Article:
Bulgaria’s Defence Ministry went ahead with conferring honours on Dyanko Markov, a 96-year-old veteran of the Union of Bulgarian National Legions, in spite of Bulgarian Jewish organisations having said that they found the honour unacceptable.
Union of Bulgarian National Legions was headed in the 1930s and 1940s by Hristo Lukov, a pro-Nazi general in whose honour a torchlight procession is held annually in Sofia, attracting neo-Nazis from elsewhere in Europe. Markov has denied it was a fascist organisation, calling it “nationalist”.
Markov has lost court actions that he lodged against Yuliana Metodieva, editor-in-chief at human rights NGO and features website Marginalia, after she described him in writing as an antisemite.
He was also controversial for his statements in Parliament in 2000 when, referring to the deportation of the Jews from the “new lands” in northern Greece and Yugoslavia – said: “The deportation of a hostile population is not a war crime. The United States deported the Pacific coastal population of Japanese origin during the Second World War. And no one gave a damn about it”.
The more than 11 000 Jews deported from the “new lands”, then under Bulgarian administration, were murdered in 1943 at the Nazi death camp Treblinka.
The Organization of the Jews in Bulgaria “Shalom” said that Dyanko Markov’s life was inextricably linked to the Union of Bulgarian National Legions, a fact that he was proud of. “Shalom” said that under Lukov’s leadership, the legion had issued a programme for 1943 that included as its first point, “to fight those ruining the Bulgarian national state, in the form of Jewry”.
“Shalom” noted that, according to the legion, the decision to internally deport Bulgarian Jews from the cities to the countryside in May 1943 was inadequate. It quoted a legion document that said “today the Jews are sent all over the Bulgarian Fatherland to sow the poisonous seed of our national decay”. In the same document, from May 1943, the legion said: “Do not expel the Jews to the Bulgarian provincial cities! Move them out of the Bulgarian Fatherland, and then send them to a concentration camp!”
The Sofia Lodge Carmel 3355 of B’nai B’rith said in a statement ahead of the ceremony conferring the honour on Markov that the Paris Peace Treaty bound Bulgaria to dissolve all fascist-type organisations on its territory and to not allow the future existence of such organisations.
The award to a member of the Union of the Bulgarian National Legions was a direct violation of this article, the organisation said.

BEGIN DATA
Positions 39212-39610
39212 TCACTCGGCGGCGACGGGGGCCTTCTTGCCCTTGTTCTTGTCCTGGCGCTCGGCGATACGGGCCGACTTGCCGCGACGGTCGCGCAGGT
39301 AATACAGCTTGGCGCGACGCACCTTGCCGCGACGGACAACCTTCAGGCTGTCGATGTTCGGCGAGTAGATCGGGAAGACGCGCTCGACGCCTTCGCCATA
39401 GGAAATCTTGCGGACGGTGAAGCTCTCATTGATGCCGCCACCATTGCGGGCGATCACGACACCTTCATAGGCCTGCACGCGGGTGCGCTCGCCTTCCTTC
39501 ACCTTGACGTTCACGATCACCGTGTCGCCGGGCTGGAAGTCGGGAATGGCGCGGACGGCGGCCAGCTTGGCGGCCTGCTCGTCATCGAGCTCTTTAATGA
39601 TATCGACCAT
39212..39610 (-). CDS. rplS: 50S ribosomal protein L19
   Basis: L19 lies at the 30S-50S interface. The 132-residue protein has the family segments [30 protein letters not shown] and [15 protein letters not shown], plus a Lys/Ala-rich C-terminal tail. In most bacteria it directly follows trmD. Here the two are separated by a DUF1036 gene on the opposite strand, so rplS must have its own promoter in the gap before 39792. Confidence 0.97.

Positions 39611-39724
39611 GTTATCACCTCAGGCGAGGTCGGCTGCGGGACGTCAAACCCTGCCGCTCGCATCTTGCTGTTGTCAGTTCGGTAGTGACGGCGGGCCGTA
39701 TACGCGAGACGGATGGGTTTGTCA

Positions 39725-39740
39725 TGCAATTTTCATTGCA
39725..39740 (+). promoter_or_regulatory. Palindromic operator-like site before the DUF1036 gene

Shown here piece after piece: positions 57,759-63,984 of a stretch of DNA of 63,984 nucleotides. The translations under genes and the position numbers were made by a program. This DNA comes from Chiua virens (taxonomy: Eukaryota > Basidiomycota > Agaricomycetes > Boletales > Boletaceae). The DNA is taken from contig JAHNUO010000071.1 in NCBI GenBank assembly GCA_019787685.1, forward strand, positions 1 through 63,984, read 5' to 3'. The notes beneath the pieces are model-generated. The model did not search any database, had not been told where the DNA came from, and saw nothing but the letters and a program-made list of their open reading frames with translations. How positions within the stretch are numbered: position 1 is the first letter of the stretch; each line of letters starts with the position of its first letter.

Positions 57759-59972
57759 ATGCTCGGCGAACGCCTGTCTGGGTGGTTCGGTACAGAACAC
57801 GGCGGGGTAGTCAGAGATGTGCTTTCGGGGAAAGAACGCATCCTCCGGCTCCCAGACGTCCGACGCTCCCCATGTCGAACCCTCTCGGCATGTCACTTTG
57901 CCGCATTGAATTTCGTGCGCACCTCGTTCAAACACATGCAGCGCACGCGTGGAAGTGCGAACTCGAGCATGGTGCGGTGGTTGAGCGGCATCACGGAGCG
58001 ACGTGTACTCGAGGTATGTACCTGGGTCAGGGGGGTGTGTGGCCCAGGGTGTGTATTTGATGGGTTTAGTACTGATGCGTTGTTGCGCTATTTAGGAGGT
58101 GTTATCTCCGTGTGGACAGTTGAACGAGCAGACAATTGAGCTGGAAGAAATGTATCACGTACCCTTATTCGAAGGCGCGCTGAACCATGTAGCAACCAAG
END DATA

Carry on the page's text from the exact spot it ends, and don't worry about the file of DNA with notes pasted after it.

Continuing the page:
“The planned award institutionalises the glorification of individuals with a Nazi past and present and places the Republic of Bulgaria in the shameful list of countries where Nazism and fascism find government-approved attitudes,” it said.
It said that it was no surprise, given that “one year after Prime Minister Borissov’s order to dismiss Hitler’s follower Ivo Antonov, he continues to be member of the Ministry of Defence of the Republic of Bulgaria,” the organisation said.
In May 2017, Antonov, who is head of the social affairs directorate of the Bulgarian Defence Ministry, publicly apologised after a photograph emerged of him giving a Hitler salute next to a Second World War German Maybach tank in the grounds of the Military History Museum. Bulgarian Prime Minister Boiko Borissov had called for Antonov to be dismissed. However, the political principal of the ministry, Defence Minister Krassimir Karakachanov – a co-leader of the United Patriots, the far-right grouping that is the minority partner in government – did not act on Borissov’s request.
The social affairs directorate at the Defence Ministry was listed on the official invitation to the October 4 2018 ceremony honouring Markov as one of the supporters of the event.
In political quarters in Bulgaria, there was division between left and right as Markov’s 96th birthday came up. In a Facebook post, socialist MP Alexander Simov said that the Defence Ministry honour for Markov was “a disgrace, dishonesty and rehabilitation of the darkest pages of Bulgarian history”.
In a message posted on Markov’s Facebook page, Andrei Kovachev, a member of the European Parliament for Borissov’s centre-right GERB party, expressed his heartfelt wishes on Markov’s birthday.
“As a combat flyer who participated in the war against Nazism, proud of the salvation of the Bulgarian Jews and who passed through the hell of communism, you are one of the brightest examples of the young generations of Bulgaria, an example of a true Bulgarian, European and democrat, asserting the truth with every his action. Your example is deeply appreciated and we are all proud of you!”
This was a reference to Markov’s role in the air force during the Second World War. In its October 3 statement, “Shalom” said that military feats do not erase the ideology that marked almost every aspect of Markov’s life.
According to a report by Balkan Insight, the Defence Ministry said on October 4 that it saw nothing wrong with its decision to give the award to Markov, and refused to comment on the specific positions of the two objecting organisations.
“The Defence Ministry told BIRN that Markov deserved his decoration because of his wartime record and his contribution as president of the royalist-era veterans organization in the 1994-1995 period,” the report said…. / IBNA